According to OSM [9], the SDN-assist which implements the functionality of the Resource aggregator via the Single Root Input Output Virtualization (SR-IOV) or Passthrough interface, works in such a way that after the instantiation of a VNF in the resource layer, SDN-assist maps each instantiated VM interfaces to an Openflow port, and then creates a data plane network by talking to the SDN controller and connecting appropriate Openflow ports. With this approach, the slicing MANO layer will be able to connect and transfer packets between different VMs. This is similar to the approach proposed in [23] where the resource aggregation serves as the Aggregation RO and the NSSI orchestrator serves as the domain administrator.

The message sequence diagram for the proposed architecture

The message sequence diagram highlights the message flow from the user equipment slice creation request till when the slice communication service is established. Figure 7 shows the end-to-end sequence diagram for the micro-operator network covering open, closed, and mixed micro-operators.

Since the slicing MANO layer is one of the most important layers for achieving network slicing in a micro-operator network, and for a better understanding of the inter-block operation within this layer, a separate sequence diagram is shown in Fig. 8 to describe the operating sequence extensively in the slicing MANO layer. As presented in the slicing MANO layer, Fig. 8 describes the sequence of operation for the NSMF and NSSMF implementation. The operation in Fig. 8 is represented with a message sequence from 0 to 15. While 0 presents the transfer of individual slice_ID network requirements from the service layer, other operation sequences from 1 to 13, as seen in Fig. 8, describe how the NSMF and NSSMF will manage the creation of individual slices based on the micro-operator deployment scenario and the network requirements. Sequence number 14 presents how the created NSI is transferred back to the tenant, and sequence number 15 presents the management of the created NSI.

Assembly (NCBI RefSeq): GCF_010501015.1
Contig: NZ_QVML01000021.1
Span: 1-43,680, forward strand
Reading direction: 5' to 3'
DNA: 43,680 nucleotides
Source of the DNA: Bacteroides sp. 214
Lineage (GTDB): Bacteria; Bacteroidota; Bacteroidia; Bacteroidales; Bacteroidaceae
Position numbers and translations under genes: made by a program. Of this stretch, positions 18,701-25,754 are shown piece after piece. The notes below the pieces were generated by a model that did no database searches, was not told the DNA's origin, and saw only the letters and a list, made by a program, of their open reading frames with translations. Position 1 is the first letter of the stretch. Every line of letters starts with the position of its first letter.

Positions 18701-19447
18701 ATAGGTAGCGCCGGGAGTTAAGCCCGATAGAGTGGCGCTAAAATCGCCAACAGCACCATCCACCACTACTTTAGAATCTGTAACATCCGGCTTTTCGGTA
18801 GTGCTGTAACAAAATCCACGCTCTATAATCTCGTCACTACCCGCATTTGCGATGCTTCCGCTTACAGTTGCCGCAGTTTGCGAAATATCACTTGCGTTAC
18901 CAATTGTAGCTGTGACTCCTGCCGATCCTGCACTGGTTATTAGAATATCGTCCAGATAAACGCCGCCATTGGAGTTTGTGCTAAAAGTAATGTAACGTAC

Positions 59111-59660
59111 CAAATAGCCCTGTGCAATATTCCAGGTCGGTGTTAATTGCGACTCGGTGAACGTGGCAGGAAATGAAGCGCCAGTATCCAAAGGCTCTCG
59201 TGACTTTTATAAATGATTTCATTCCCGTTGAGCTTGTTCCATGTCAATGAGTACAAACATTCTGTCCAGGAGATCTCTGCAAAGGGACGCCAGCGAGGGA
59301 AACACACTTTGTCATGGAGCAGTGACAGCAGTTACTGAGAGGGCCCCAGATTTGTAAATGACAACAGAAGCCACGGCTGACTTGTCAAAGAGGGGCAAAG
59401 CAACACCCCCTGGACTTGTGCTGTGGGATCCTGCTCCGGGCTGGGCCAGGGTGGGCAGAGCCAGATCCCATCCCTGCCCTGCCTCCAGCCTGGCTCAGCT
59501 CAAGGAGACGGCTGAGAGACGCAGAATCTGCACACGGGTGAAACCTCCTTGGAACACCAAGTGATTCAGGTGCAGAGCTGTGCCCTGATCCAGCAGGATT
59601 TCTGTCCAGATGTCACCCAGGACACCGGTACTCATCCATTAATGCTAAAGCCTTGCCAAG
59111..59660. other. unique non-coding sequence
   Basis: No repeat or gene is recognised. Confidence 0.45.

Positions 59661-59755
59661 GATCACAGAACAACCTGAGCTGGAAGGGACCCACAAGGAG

Fig. 8
figure8

The message sequence diagram for the micro-operator network slicing MANO layer. This figure presents a sequence diagram from the operations in the Slicing MANO layer

Network slice communication service distribution technique for multi-tenants

In addition to the network slicing architecture proposed in this paper, we further propose a new framework that will support four situation types that can exist for any use case during a network slice communication service distribution across a multi-tenant network. Basically, after the network slice instances have been established, the distribution of the communication service across different available tenants in the network can be achieved based on the differentiated services. The situation classification is based on the type of use cases that can exist within a tenant in a micro-operator network and it can be defined as follows:

Situation 1 occurs when one slice instance is allocated for one tenant. This situation can be applicable when a tenant’s use case requires a specific network service, such as an eMBB, uRLLC or mMTC service. Thus, only the required service slice will be distributed to the tenant.

Situation 2 describes a situation where one slice instance is to be distributed or allocated across multiple tenants. This situation can happen due to a shared subnet within the network which is now reflected outward to the tenants. Thus, one slice communication service will be shared amidst multiple tenants requiring the same network service.